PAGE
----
A cultural paradox and the double shift of the housing typologies in the Arabic Gulf area: Undergraduate research case studies in Abu Dhabi.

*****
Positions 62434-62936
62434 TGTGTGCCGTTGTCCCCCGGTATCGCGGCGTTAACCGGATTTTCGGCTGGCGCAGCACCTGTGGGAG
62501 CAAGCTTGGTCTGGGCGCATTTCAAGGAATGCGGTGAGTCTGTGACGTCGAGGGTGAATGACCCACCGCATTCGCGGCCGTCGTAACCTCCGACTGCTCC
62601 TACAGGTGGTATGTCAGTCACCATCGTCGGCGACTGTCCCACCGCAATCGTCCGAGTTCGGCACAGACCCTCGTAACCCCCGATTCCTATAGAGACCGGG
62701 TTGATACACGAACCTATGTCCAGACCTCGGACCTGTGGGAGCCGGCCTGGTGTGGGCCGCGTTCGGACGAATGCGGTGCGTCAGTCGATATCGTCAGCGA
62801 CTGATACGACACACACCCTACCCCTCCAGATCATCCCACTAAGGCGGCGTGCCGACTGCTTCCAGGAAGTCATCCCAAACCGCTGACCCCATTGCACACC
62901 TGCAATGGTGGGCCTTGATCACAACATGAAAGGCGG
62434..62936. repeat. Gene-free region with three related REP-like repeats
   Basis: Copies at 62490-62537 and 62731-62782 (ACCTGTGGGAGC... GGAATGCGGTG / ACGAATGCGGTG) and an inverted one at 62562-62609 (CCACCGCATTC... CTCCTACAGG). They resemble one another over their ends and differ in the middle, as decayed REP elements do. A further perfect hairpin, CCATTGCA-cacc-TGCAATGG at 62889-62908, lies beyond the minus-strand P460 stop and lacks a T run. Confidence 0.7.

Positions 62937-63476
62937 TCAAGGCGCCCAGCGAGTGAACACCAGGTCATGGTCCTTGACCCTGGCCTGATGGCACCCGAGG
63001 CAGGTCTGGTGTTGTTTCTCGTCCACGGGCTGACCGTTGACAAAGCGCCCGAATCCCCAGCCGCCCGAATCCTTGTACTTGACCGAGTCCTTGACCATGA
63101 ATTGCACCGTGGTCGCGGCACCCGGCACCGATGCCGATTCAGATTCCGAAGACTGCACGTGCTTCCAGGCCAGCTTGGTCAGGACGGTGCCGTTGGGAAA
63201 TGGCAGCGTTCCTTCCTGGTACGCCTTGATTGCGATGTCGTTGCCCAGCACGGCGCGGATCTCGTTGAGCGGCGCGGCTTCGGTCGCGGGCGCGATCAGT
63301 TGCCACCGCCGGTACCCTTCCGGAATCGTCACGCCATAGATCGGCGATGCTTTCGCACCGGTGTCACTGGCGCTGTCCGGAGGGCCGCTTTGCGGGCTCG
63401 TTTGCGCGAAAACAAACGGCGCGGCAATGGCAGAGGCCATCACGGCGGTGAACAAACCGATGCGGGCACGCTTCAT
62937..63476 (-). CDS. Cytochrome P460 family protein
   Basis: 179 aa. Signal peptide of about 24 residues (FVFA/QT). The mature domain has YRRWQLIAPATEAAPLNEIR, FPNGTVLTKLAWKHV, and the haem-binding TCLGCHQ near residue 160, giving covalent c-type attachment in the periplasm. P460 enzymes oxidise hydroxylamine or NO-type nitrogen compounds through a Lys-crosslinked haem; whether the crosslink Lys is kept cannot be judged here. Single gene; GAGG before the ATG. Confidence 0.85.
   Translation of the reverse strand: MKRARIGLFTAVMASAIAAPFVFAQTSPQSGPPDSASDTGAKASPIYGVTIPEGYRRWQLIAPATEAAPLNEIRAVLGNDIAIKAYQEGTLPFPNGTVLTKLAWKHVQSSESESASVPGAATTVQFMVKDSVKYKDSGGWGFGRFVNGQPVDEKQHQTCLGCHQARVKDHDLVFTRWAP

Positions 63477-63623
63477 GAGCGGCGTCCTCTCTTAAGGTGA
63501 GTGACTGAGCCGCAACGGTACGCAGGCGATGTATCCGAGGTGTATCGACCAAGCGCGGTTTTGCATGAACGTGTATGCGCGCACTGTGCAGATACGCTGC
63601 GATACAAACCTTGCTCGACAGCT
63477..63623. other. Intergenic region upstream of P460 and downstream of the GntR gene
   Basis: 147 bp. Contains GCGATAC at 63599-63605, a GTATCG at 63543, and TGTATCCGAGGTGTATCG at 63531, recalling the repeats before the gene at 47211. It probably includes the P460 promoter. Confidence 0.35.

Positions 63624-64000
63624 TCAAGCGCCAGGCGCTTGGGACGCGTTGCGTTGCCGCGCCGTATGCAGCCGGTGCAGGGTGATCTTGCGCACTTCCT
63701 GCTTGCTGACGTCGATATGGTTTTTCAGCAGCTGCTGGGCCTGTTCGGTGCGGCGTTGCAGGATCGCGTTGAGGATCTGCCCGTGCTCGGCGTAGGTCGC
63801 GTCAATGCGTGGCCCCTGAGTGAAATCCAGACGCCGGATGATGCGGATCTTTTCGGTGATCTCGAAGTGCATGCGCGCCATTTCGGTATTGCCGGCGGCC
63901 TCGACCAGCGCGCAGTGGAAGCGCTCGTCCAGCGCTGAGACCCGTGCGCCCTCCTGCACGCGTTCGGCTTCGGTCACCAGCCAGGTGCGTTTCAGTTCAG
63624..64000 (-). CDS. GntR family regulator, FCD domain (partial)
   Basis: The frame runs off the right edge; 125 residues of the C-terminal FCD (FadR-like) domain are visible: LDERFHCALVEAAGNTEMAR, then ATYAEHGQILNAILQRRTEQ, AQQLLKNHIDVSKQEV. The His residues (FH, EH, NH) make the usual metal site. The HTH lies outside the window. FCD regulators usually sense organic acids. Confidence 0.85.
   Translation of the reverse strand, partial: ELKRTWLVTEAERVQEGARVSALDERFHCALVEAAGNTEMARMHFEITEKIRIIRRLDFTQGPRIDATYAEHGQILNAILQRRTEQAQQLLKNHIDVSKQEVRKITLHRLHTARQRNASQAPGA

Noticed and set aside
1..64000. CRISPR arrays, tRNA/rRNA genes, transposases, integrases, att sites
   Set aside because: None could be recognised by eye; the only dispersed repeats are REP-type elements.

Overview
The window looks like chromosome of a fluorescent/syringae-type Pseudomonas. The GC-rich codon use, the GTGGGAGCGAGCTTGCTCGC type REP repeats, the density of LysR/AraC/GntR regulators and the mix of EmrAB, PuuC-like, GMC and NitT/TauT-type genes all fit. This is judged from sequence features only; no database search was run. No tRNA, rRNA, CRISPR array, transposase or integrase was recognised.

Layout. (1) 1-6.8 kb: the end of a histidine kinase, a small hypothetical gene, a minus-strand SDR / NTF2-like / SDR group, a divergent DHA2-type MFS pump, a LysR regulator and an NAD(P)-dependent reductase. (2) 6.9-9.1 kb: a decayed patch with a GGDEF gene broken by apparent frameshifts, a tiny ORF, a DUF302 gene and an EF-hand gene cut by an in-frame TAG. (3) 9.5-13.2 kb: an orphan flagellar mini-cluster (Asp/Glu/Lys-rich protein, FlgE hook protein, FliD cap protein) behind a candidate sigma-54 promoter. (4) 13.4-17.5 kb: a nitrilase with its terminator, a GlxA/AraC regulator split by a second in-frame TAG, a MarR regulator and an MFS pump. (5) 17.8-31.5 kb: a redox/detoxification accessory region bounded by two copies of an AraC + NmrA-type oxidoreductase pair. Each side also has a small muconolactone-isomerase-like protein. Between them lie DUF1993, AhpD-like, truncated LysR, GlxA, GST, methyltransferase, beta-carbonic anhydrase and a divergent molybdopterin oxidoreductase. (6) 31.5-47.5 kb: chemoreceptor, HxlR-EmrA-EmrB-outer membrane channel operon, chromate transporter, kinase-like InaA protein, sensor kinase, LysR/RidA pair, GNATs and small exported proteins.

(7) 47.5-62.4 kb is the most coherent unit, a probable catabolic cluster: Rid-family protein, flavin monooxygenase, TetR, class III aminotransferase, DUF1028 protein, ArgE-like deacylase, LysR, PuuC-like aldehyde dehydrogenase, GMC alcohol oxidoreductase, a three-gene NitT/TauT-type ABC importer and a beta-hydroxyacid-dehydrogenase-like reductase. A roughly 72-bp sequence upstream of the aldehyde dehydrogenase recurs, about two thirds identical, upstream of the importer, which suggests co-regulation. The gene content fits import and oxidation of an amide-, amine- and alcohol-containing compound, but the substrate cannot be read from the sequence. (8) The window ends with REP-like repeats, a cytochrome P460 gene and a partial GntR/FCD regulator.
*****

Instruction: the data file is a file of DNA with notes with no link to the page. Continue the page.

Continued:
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Abu Dhabi’s transition from a fishing village to a contemporary capital city in less than 50 years is more than remarkable. Its rapid growth, fueled by oil revenues and combined with a real estate frenzy is reflected into its urban morphology. The origin and evolution of Abu Dhabi’s urban grid has swung between political pragmatism and modernist influences of Doxiadis’ master plans in the region. However, its architecture is highly diverse in terms of stylistic approaches, with little influence from the rich Arabic vernacular heritage. Especially when it comes to housing, Abu Dhabi and most of the neighboring cities in the GCC area have been monopolized by the presence of the “western villa” typology. This phenomenon is poorly analyzed in related literature. This paper will present the preliminary results of two ongoing parallel undergraduate research programs with regards to the cultural clash that perseveres in forging the urban scape: the western villa, its properties manifesting an absolute contrast to the prevailing Islamic values and daily patterns. It will also attempt to identify the underlying resonate. In addition to that, there will be an analysis with regards to an attempt from the urban planning authorities towards a second shift back to the neglected principles of the Arabic urbanism and traditional architecture, for achieving sustainable targets. Indeed, Culture was recently introduced as the fourth pillar to the local sustainability accreditation system (called “Estidama”), in a parallel attempt to reinstitute a national identity. To that direction, both research and academic studios’ work have already started producing a promising outcome that would definitely affect the urban environment and improve its spatial and social parameters.